Anyway, I think we also talked about what a one bedroom condo appreciate fashion and a two bedroom condo, and what should you buy? Right? We missed that comment. I think that got cut off. Right?

[CHARLES]:

It did get cut off. And we talked to both you an average of one bedroom downtown was about $2,400. And we talked about how a two bedroom will be about $3,500. But once again, we're back to the math on how if you're a couple, you need a bit more space, You want to go for the two bedroom, and then split down the middle that's $1,750 versus someone going solo and renting that place after $2,400 in a one bedroom?

[KEN]:

Yeah, for sure. So you could get more disposable income, so that the tenants would have more disposable income, which is great. Now there's situations where not everyone's a couple, right? You were talking about right? Joint and severably liable for the for the lease. So that is if you're going there with a roommate and one person decides to leave, Who's in charge of the household taken over?

[CHARLES]:

Right? Well, obviously to protect, you know, our clients, it's about writing the lease properly. So that those two people renting the place tenants understand that if one of them leaves, then the other one is still on the lease and has to pay the rent and full.

[KEN]:

Yeah, I totally agree. And, you know, Funny enough, the landlord tenant board doesn't say, they don't have any legislation against roommates. Right. And I mean, it's it's such a case by case basis, more of a civil basis, that they don't have any jurisdiction over roommates. Anyway, we were talking about how, in New York, it's kind of common to use the vocabulary of saying “roommates”, right, not even just “renting” or even “owning” for that matter. Forget to put that all together. But, you know, a lot of people say in their vocabulary, you know, “my rent is so and so”. But more so they added my roommate is so and so. Right, which is pretty unique, because I pretty interesting story. That's where I think Toronto is heading. And you were mentioning all the employment not suffering tough.

[CHARLES]:

Sure, sure. And we know that all the office space has been built and continues to be built in downtown Toronto. And with these technology, companies like Microsoft relocating from Mississauga to downtown, CNBC, housing 15,000 people in those towers by the Scotiabank Arena, because they know that the people that want to work for them, One of the attractions is to live in downtown Toronto. And certainly that's not only the amenities, but being close to all the great restaurants and events that are happening. And that's what makes it attractive. And what we're finding is, as these new buildings come online, there's a demand for these buildings to be up to be occupied, and the vacancy rates are still low, and the inventory gets sucked up, if you will, as soon as it comes on market.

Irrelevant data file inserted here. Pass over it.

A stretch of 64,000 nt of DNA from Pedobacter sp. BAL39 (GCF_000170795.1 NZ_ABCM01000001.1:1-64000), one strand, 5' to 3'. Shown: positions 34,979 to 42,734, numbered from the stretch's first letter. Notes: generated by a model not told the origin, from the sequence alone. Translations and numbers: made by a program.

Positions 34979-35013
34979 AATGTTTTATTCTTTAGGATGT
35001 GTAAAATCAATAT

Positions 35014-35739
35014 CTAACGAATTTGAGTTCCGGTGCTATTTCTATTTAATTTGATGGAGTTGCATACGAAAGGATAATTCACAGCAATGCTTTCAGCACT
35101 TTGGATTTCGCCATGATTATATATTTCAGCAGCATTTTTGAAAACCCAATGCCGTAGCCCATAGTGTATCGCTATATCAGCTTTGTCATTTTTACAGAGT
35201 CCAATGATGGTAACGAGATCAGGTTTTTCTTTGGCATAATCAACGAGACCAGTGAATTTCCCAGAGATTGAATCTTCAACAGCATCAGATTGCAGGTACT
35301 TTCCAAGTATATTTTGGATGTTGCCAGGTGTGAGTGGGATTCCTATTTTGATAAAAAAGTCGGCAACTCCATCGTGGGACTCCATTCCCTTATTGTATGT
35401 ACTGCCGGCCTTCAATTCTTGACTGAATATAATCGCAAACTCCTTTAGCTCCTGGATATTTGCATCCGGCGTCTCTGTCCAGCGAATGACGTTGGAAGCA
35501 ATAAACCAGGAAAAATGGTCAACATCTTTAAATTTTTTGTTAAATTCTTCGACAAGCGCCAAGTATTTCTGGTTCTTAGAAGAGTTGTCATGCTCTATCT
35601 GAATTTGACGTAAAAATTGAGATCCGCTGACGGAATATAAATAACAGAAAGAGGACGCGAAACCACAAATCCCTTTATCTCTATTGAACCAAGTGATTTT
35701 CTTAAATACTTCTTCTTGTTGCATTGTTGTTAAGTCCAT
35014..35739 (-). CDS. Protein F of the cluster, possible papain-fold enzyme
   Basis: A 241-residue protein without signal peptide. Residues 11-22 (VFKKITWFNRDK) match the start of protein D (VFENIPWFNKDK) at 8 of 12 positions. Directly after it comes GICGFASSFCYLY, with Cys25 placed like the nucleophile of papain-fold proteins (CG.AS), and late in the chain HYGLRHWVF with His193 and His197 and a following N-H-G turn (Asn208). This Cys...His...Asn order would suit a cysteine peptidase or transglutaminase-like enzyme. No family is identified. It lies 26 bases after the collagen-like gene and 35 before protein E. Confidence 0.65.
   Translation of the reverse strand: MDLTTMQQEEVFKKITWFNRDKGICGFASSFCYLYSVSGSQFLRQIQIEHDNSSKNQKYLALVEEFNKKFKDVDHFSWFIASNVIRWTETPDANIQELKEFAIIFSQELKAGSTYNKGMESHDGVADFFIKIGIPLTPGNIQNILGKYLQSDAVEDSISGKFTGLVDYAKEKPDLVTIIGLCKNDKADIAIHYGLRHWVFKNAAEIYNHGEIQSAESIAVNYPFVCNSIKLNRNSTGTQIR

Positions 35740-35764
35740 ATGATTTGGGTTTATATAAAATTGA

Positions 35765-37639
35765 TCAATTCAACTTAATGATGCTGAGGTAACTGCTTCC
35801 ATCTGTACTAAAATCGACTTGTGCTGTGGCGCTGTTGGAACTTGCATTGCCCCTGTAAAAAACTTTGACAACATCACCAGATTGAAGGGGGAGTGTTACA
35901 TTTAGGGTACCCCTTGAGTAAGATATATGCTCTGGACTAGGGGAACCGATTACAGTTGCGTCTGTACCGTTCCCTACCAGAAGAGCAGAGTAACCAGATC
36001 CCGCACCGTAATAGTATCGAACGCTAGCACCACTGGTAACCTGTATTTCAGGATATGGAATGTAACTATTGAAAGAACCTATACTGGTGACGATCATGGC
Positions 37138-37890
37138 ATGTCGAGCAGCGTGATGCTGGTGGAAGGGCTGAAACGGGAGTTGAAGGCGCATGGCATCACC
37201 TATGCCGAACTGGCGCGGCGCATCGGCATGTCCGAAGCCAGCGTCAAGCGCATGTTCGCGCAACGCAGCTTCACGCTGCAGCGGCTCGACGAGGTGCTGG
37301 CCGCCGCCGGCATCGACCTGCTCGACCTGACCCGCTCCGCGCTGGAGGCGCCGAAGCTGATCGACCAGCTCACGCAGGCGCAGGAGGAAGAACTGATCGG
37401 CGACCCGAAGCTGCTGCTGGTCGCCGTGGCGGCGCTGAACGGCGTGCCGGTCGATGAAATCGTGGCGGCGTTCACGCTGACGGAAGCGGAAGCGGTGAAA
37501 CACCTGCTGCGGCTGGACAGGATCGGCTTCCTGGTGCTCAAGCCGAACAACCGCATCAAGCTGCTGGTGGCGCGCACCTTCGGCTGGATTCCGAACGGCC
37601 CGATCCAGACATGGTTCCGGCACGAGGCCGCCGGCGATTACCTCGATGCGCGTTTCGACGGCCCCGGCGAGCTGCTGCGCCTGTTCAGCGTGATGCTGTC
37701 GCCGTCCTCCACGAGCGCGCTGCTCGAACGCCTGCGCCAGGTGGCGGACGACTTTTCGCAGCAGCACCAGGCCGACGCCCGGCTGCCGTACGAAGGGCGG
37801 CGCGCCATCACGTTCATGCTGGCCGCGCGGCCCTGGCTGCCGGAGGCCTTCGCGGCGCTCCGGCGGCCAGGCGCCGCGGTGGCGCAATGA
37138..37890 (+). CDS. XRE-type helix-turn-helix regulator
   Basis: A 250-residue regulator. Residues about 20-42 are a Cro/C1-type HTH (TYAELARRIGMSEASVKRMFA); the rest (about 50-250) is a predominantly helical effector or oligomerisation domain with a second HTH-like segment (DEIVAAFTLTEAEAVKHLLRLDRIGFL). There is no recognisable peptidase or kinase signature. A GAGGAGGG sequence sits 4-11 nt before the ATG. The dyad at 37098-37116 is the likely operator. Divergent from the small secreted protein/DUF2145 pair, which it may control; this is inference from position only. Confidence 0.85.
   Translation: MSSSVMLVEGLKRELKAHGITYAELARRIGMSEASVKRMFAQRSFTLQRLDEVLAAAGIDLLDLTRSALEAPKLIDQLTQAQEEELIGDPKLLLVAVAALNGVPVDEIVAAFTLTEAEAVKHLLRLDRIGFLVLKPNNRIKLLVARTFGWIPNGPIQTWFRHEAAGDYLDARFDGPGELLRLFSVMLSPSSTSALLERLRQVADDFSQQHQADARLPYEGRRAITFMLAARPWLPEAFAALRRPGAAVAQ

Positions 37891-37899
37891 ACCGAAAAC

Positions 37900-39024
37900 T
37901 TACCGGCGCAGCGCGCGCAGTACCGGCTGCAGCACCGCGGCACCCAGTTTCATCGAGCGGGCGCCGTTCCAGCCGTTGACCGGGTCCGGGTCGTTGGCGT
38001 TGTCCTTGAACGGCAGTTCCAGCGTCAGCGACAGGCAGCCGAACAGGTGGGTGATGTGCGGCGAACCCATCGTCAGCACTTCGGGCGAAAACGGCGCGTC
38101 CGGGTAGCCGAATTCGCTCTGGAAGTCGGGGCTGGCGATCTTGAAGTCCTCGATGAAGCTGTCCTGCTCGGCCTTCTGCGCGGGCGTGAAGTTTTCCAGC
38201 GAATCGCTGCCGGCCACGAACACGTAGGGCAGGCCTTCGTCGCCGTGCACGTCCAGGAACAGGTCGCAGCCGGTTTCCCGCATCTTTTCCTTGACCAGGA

[KEN]:

Yeah, I agree that. So We also talked about one of the things about the benefits of being in a condo is that you're closer to the action really closer to downtown, because you're not necessarily going to have all those amenities in the suburbs where an affordable houses and affordable rental is, right. Right, right. And we're also talking about the potential of building something as a strategy for investing, right. So you, if you're part of a development place, say that you buy a multi unit that eventually can be gobbled up, or even any kind of free world for that matter. And you can be gobbled up by the neighbouring parcels to kind of join them up together to create a roadmap. But realistically, you have to have that in mind. Because if you're going to buy something in the suburbs, and you're going to acquire two or three of your neighbours, and you try to build, you know, they're not gonna let you the city's not gonna let you build a big giant apartment building in the suburbs. But if you have a main street with you know, me likely commercial downstairs on a main artery, then you might get those approvals. So you kind of have that that with the goal in mind is an exit strategy.

[CHARLES]:

For sure. And, you know, obviously, the complications or the additional duties that are required to manage a property with one or two tenants in a condo versus a multiplex.

[KEN]:

Yeah, that's a, that's a big thing. I mean, I guess, one thing I should say is that, when you have a small multifamily property, you're a little bit more limited, and who you're going to sell it to, you're going to sell to sophisticated investor, or a family that wants a living there, Assuming the tenants in the basement or and you have to get all the tenants out, whether it's the purchaser doing it with the seller doing it, Somebody's going to get all the tenants out to you know, to stage it, to clean it up, to show it well to have access for showings and all that kind of stuff. So you can get on the market properly. Right. So that's also a consideration, you might be waiting a long time for the remaining tenants to leave and be vacant.

[CHARLES]:

Right? And I just want to point out, Ken, just the concept of buying a property and living in and renting out a basement or an apartment or what have you in the home. That's not a new concept. And It's not I know that my family when they immigrated to to Canada, Their first house who included an extra apartment, and they would live in one part of the house and rented out and we know that that's what people aren't doing as well. So it's not a new concept.

[KEN]: